Who are the funders of the programme?

Restore Africa is supported through private sector investors as part of their efforts to achieve zero-emissions. It is therefore financed through voluntary carbon credits. Carbon credits, also known as carbon-offsets, are a financial mechanism to support global efforts to reduce carbon emissions.

Companies buy carbon credits to offset their hard-to-abate emissions, and this provides financial incentives to those that remove the carbon from the atmosphere or reduce emissions. In Restore Africa programme, farmers will receive payment for carbon they are able to remove from the atmosphere, once the projects costs are covered. However, for us, the main benefit to the farmers is from the land that is brough back into robust productivity through the evergreening practices.

According to FAO statistics, over 60% of Africa’s agricultural land is degraded and improving these lands will have a significant impact on improving food security, livelihoods, and resilience to climate change in the continent. 

As a country and a region, we want to increase agricultural productivity to meet the increasing population, how can we do that without impacting biodiversity?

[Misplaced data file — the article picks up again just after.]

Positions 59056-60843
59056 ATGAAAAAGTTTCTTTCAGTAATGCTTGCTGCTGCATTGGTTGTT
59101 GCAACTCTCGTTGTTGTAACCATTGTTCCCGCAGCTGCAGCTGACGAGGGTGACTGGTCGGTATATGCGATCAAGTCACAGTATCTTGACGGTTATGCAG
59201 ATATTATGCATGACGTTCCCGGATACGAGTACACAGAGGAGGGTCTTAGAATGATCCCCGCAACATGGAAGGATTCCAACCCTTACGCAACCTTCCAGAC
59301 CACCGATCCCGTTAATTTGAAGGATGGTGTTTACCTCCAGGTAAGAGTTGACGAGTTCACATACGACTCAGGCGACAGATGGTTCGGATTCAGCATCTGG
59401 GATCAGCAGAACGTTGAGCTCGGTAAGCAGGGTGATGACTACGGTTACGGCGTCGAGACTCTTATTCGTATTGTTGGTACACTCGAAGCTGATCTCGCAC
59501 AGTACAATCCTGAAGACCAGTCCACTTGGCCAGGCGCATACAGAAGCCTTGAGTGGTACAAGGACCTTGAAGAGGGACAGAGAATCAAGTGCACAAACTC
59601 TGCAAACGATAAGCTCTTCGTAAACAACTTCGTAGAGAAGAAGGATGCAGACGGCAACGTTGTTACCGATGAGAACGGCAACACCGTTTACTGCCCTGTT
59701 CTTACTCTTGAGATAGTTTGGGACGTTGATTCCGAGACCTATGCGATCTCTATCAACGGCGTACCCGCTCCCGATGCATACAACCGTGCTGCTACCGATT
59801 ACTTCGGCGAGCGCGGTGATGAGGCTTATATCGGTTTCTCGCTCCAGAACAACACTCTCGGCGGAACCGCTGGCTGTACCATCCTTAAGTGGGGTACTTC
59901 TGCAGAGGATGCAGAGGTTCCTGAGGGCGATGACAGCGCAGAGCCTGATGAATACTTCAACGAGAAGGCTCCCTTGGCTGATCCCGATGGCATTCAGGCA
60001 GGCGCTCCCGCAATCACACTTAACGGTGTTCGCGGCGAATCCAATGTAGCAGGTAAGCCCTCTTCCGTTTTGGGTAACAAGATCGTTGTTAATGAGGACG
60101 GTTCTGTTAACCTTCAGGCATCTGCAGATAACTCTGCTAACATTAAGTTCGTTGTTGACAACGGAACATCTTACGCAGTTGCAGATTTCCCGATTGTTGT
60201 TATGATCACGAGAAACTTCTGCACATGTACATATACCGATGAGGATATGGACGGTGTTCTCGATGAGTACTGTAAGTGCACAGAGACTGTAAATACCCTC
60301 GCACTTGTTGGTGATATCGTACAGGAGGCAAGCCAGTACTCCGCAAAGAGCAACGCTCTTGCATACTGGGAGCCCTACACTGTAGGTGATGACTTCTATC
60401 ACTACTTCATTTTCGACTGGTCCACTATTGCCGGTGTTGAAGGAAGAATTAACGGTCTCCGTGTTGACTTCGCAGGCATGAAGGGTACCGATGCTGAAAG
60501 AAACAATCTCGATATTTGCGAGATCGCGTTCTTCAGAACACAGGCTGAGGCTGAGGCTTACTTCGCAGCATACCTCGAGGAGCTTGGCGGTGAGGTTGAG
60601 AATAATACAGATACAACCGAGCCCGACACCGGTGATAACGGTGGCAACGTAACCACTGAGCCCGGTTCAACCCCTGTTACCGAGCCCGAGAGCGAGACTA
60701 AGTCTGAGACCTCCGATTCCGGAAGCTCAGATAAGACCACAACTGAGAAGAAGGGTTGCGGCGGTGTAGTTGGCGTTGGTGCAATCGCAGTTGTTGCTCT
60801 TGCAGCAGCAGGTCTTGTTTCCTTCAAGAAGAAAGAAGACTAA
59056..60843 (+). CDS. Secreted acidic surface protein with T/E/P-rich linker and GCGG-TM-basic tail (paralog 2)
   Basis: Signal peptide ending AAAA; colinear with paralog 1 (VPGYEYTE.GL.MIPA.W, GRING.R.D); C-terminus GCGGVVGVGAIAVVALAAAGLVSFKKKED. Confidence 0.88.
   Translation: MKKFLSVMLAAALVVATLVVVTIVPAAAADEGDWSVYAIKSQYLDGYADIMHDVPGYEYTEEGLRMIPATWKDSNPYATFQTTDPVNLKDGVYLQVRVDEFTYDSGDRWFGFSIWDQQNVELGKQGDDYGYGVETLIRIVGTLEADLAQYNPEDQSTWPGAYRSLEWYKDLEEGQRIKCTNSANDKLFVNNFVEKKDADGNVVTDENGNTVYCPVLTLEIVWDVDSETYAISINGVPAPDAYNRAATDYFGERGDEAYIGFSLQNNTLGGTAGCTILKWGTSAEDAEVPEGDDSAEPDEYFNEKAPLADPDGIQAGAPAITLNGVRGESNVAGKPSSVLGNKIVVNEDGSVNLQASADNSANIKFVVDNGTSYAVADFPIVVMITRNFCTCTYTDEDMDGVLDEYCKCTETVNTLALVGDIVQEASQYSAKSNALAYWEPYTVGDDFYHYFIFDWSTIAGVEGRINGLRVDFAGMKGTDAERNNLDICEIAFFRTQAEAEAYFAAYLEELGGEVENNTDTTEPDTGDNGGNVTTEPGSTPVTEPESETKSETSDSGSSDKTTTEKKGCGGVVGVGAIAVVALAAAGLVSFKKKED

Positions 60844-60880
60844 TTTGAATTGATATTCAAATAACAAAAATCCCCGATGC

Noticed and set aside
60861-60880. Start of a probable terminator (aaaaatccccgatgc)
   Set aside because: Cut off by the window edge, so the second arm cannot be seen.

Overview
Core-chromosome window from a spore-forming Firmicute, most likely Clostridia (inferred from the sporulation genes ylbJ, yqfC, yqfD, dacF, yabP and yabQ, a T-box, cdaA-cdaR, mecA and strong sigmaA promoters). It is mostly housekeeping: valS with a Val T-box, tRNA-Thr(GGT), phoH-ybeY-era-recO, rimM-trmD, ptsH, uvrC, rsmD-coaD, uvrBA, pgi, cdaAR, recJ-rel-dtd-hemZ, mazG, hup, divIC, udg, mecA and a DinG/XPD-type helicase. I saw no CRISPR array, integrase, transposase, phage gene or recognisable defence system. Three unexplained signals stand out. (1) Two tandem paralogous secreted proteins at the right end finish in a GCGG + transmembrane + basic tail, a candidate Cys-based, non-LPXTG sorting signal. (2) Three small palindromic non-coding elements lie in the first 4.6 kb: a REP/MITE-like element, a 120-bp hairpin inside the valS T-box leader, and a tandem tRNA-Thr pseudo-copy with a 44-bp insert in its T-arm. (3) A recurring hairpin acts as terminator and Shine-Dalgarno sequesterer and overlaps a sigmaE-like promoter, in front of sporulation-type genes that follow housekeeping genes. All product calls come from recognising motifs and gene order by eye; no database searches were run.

Yes, as the population is increasing, we have more mouths to feed. And there are ways to increase agriculture production sustainably. Agroforestry and other evergreening practices we are promoting under RESAf are such examples of sustainable agriculture practices. Past agricultural practices emphasizing single crop species have not delivered on the promise of increased productivity as they were proposed to do.

Scientific evidence now proves that sustainable intensification can be achieved through regenerative agriculture and that total land productivity is enhanced with integrating trees, crops and livestock compared to single crops. Agroforestry creates the corridors in agricultural landscapes where genes can flow between forests and thus conserving biodiversity. 

Are African countries on the right track to prevent biodiversity loss?

Well I know many initiatives are underway led by African governments. Here in Kenya, the government is spearheading an initiative to plant 15 billion trees.

This is a move in the right direction. Other initiatives include the Africa Forest Landscape Restoration initiative (AFR100) through which 34 countries have pledged to restore over 100 million hectares of degraded land and the Great Green Wall Initiative that seeks to prevent Sahara from spreading southwards.

However, we need to ensure we are planting the right trees in the right place and growing the trees. Through Restore Africa, we are working to ensure the farmers keep the trees for the long term so that as much carbon from the atmosphere is sequestered. Restore Africa is also affiliated to the AFR100 initiative.